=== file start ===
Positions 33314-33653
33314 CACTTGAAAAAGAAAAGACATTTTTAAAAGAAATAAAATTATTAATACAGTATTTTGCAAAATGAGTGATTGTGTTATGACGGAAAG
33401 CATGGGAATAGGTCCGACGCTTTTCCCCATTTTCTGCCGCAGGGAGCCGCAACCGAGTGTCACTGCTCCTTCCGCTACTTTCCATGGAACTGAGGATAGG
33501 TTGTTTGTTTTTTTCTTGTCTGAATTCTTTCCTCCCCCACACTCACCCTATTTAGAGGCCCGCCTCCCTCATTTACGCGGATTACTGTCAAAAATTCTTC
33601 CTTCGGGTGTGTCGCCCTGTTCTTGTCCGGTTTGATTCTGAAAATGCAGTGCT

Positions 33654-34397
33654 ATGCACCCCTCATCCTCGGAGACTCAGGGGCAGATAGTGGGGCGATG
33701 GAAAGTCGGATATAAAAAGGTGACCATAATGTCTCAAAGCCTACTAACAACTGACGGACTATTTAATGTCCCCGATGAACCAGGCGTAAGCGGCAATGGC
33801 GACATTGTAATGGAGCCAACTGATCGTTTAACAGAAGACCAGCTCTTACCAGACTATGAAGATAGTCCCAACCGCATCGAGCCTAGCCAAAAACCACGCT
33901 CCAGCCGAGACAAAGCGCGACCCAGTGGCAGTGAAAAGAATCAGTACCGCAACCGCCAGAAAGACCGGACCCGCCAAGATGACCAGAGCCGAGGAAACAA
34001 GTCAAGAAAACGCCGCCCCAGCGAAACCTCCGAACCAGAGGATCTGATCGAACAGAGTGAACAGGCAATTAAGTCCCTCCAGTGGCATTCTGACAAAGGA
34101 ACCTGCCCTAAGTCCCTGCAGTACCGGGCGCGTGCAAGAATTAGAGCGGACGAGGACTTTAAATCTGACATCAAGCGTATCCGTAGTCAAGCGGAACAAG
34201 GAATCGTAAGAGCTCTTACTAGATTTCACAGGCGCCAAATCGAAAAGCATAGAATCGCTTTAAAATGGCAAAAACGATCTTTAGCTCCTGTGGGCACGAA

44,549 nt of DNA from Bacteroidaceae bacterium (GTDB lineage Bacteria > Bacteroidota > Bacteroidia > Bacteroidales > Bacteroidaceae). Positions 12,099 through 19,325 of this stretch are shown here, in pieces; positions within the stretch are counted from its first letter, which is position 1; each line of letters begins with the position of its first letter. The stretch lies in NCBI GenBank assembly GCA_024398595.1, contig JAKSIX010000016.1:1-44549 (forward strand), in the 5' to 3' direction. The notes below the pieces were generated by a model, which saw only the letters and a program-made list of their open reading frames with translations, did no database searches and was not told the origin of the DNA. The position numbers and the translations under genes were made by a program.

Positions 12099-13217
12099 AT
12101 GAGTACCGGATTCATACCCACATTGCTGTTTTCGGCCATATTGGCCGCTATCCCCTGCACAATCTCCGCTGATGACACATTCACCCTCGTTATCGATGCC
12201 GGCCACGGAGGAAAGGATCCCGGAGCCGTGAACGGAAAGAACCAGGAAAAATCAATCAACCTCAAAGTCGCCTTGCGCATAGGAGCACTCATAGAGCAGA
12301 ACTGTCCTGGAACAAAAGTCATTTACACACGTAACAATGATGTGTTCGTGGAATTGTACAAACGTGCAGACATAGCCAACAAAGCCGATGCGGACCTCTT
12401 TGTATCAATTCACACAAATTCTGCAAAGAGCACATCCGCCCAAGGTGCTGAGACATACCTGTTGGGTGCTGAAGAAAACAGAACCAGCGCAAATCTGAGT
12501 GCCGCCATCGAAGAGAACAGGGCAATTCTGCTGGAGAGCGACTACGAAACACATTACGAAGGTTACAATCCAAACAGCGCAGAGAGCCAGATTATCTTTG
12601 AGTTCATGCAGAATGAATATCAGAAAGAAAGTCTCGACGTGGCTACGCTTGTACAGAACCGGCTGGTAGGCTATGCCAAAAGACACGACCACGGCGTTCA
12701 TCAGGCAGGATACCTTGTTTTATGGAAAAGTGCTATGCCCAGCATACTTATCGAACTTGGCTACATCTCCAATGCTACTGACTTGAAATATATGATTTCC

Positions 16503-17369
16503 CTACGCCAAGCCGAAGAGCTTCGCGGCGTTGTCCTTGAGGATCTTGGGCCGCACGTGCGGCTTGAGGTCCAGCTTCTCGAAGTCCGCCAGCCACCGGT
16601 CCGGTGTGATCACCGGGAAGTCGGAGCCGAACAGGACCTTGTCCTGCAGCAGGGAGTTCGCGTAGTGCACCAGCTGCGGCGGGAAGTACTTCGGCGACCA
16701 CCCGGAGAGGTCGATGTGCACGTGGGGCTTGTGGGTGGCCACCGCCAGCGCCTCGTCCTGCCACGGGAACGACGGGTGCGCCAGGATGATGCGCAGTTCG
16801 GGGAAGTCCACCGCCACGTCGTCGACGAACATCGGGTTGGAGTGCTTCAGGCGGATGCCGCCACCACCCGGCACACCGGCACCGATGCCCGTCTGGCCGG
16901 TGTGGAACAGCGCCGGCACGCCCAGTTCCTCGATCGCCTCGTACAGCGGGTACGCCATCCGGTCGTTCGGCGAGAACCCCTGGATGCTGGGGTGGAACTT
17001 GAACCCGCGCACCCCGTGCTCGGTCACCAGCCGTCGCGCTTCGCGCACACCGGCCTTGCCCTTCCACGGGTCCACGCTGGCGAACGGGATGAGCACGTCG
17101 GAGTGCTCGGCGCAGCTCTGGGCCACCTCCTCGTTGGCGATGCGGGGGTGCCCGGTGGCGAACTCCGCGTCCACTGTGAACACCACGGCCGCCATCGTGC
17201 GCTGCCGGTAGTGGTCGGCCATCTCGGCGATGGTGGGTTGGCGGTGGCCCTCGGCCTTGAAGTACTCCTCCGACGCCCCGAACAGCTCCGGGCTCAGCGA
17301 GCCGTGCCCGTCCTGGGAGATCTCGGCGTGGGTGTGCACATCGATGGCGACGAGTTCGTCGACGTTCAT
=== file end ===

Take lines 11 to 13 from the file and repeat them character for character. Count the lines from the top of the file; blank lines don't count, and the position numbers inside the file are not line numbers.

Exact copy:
34001 GTCAAGAAAACGCCGCCCCAGCGAAACCTCCGAACCAGAGGATCTGATCGAACAGAGTGAACAGGCAATTAAGTCCCTCCAGTGGCATTCTGACAAAGGA
34101 ACCTGCCCTAAGTCCCTGCAGTACCGGGCGCGTGCAAGAATTAGAGCGGACGAGGACTTTAAATCTGACATCAAGCGTATCCGTAGTCAAGCGGAACAAG
34201 GAATCGTAAGAGCTCTTACTAGATTTCACAGGCGCCAAATCGAAAAGCATAGAATCGCTTTAAAATGGCAAAAACGATCTTTAGCTCCTGTGGGCACGAA